The Center for Food, Faith & Justice believes that health and a just food system can change the world. Similarly, advocacy by and for impoverished communities and individuals must be equal partners in confronting the barriers of hunger, homelessness, poverty and racial justice. Healthy produce provides a foundation that unites people and sustains stronger communities. Building a successful social enterprise dedicated to realizing these beliefs is not pie in the sky, but rather the nutritional requirement to sustain democracy in a civil society.
The Center for Food, Faith & Justice is building a network of congregations, integrated urban gardens, community food justice programs, economic development, hunger and homeless programs and food-related job training programs which began in 2014. The partnership includes McGee Avenue Food Program, The Berkeley Food Institute, The Berkeley Food Network, Green the Church, Strong Roots Community Gardens and the EcoVillage Farm Center. Community Residents were interested in starting community gardens while the congregation had an interest in job-training for both homeless adults as well as high-risk youth while divinity school students showed interest in organizing and food security. The Center for Food, Faith and Justice blossomed from the synergy between these ideas.
Among the major projects of the Center for Food, Faith & Justice, the Soil to the Soul Gardens is methodically building the capacity to grow healthy, affordable organic produce to feed the under-served community of South Berkeley and beyond. In the fall of 2015. The Center for Food, Faith and Justice began our Seeds of Hope Program for k-12 students. In the Summer of 2016, we began the Soil to the Soul Garden and Culinary Academy as pre-employment training program for youth adults ages 18-25. The Center for Food, Faith & Justice incorporates various aspects of environmental justice including racism and anti-oppression, food security, poverty education, health disparities, urban gardening, civic engagement and leadership skills to train, inspire and challenge youth to become active, competent and confident images of positive change in which they live.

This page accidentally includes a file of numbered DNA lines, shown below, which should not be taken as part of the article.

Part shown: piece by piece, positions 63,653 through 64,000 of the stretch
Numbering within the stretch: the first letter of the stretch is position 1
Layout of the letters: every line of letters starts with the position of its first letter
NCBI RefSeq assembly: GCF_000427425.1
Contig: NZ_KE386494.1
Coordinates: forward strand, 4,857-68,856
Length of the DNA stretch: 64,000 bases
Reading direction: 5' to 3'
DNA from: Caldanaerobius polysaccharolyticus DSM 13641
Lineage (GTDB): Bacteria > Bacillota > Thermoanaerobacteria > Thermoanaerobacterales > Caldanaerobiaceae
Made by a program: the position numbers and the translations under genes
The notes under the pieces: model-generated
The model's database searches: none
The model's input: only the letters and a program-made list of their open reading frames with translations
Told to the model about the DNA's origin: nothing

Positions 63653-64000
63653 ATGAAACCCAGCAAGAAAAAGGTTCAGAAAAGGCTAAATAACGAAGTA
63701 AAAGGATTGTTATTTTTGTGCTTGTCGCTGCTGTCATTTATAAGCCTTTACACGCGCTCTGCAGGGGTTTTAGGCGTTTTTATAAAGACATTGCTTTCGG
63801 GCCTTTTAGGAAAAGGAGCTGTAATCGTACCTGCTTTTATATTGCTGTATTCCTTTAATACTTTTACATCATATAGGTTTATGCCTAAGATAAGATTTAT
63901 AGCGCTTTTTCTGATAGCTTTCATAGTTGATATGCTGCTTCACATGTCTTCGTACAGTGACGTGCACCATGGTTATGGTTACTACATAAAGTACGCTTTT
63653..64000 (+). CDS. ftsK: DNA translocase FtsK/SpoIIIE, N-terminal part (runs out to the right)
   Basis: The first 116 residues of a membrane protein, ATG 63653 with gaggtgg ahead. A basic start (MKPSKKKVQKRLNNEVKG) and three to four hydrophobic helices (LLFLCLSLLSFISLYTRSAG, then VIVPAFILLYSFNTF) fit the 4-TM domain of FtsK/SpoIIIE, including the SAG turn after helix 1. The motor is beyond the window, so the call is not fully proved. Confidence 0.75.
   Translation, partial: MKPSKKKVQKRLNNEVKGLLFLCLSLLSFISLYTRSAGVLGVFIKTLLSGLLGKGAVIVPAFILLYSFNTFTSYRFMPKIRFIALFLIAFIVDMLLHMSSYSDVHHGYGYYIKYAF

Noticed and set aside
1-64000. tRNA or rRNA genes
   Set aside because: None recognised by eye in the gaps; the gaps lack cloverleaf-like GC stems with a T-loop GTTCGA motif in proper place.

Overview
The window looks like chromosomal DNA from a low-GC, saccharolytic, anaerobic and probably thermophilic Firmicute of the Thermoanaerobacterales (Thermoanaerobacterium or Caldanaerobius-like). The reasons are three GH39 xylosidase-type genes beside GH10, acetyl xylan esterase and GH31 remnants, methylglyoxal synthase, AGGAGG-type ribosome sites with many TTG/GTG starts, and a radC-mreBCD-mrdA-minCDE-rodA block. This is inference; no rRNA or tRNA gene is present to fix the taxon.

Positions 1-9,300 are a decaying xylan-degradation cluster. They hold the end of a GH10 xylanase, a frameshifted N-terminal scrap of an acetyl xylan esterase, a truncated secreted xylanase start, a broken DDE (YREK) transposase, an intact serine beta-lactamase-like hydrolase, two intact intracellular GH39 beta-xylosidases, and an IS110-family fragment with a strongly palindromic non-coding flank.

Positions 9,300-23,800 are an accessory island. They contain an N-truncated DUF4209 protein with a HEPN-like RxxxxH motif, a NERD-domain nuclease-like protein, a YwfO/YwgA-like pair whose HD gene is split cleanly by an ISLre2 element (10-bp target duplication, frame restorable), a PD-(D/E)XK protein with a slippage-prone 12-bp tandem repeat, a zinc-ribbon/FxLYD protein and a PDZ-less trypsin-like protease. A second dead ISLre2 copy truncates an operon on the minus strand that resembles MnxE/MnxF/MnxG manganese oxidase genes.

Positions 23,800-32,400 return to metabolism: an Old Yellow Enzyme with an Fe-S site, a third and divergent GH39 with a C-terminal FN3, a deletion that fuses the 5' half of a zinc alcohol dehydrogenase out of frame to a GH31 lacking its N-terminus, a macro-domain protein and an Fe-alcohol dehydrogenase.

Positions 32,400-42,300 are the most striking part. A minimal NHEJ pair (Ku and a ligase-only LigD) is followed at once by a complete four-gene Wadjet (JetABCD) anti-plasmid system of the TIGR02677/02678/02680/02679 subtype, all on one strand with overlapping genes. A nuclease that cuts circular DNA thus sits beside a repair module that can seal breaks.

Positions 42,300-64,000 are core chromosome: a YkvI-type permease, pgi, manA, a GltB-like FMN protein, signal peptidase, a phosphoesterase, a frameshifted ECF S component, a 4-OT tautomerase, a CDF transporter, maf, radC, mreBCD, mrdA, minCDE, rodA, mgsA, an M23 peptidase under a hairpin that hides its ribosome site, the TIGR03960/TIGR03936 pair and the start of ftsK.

Ultimately, the Center for Food, Faith & Justice recognizes the need to holistically approach the challenges which often plague our communities. As such, the Center uses several strategies including engaging students in culinary arts to teach the importance of food justice, nutrition and chronic disease. Participants will not have the opportunity to learn about growing healthy food, but they will engage in healthy food preparation while exploring career opportunities in horticulture and culinary arts. In support of these efforts we have been a part of several major funding initiatives including a partnership with Healthy Black Families the Berkeley Soda Tax, the UC Berkeley Chancellor’s Community Partnership Grant and the Heart2Heart Neighborhood Initiative along with other public and private funding sources.
General Impact Goals and Objectives Related to CFFJ Programs
Increased Sugar-Sweetened Beverage Reduction Education and Outreach to 250
African American youth, adults and seniors in Berkeley.
Increased Knowledge of Environmental Justice, Urban Gardening and Food Justice for 50 Youth
Increased knowledge of Violence Prevention and Leadership Development for 60 children and youth.
Training of 50 Socially Disadvantaged Adults in employability skills related to Agroecology, food pathways and culinary arts.